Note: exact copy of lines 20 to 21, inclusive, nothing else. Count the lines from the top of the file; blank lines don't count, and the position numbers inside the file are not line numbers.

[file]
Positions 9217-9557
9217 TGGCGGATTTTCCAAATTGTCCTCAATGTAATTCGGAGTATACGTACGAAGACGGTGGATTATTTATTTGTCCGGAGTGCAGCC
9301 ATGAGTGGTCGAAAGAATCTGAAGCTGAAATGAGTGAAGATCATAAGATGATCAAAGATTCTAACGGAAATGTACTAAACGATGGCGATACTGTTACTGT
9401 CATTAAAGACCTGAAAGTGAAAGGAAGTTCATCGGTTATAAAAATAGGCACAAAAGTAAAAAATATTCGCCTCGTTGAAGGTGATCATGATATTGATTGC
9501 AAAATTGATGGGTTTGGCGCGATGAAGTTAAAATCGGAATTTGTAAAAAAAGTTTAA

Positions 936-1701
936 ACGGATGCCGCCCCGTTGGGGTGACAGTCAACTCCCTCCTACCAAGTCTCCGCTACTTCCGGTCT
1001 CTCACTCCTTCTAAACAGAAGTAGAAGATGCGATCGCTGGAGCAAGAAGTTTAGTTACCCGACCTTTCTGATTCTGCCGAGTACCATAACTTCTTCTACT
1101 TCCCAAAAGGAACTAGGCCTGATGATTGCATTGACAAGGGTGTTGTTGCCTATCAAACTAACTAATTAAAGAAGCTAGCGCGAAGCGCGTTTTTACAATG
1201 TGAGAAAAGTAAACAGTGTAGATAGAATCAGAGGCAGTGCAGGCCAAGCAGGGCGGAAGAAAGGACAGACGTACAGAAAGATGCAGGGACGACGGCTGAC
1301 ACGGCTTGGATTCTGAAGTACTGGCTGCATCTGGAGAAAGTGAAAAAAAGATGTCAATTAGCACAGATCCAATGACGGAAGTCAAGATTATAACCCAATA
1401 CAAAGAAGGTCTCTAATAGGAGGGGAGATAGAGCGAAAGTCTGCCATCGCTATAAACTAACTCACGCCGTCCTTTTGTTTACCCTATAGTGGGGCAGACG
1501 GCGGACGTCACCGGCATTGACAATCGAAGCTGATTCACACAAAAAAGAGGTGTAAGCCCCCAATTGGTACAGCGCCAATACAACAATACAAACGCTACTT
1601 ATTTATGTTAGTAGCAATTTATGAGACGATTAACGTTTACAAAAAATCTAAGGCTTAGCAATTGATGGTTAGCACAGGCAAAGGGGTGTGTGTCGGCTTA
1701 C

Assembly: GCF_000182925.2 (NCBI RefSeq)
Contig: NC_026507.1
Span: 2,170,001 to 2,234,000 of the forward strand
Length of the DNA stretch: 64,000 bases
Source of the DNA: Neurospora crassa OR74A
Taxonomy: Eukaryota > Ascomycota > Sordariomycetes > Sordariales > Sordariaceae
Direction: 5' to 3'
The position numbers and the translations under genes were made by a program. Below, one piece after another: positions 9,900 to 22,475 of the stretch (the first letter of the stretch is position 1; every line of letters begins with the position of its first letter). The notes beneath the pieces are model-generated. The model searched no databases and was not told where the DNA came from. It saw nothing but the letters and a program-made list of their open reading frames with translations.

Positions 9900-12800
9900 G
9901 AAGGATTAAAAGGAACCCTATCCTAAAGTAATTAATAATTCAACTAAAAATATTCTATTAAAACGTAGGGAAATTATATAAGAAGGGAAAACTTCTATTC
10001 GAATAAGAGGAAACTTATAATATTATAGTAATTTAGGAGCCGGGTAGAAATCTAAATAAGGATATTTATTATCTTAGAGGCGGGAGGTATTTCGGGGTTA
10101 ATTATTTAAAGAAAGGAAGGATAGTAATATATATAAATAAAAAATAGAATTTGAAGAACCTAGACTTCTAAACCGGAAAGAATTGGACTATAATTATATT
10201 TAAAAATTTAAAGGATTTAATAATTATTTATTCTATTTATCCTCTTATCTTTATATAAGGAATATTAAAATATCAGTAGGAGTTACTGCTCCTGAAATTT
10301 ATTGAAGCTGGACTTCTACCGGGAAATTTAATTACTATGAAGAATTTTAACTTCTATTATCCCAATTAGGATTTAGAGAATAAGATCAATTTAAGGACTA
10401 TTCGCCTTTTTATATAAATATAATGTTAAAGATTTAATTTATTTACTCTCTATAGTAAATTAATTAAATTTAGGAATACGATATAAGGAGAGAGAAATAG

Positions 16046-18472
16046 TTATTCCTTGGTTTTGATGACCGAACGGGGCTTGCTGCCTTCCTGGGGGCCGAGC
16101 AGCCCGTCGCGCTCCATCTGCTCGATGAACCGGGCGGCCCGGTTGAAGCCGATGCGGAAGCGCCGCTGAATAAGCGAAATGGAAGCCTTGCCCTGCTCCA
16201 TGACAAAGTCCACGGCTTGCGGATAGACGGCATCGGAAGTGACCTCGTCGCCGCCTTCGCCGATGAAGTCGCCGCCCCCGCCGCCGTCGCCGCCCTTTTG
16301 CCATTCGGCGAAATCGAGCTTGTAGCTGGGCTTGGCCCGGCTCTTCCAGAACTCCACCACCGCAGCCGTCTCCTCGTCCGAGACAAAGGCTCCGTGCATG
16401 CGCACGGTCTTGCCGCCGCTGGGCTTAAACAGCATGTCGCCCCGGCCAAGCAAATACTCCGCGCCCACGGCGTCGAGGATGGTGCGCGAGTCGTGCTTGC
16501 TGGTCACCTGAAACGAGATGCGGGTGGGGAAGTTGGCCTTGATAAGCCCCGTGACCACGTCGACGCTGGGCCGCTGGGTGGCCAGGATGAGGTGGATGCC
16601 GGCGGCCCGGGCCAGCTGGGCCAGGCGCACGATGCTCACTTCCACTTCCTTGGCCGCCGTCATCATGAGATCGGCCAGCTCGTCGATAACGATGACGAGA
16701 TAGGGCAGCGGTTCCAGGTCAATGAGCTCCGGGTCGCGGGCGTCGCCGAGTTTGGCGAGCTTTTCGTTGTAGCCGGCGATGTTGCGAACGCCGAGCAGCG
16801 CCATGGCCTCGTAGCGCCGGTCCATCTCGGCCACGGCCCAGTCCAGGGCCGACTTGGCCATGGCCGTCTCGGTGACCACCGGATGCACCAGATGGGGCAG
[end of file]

Source of the DNA: Neurospora crassa OR74A
Taxonomy: Eukaryota > Ascomycota > Sordariomycetes > Sordariales > Sordariaceae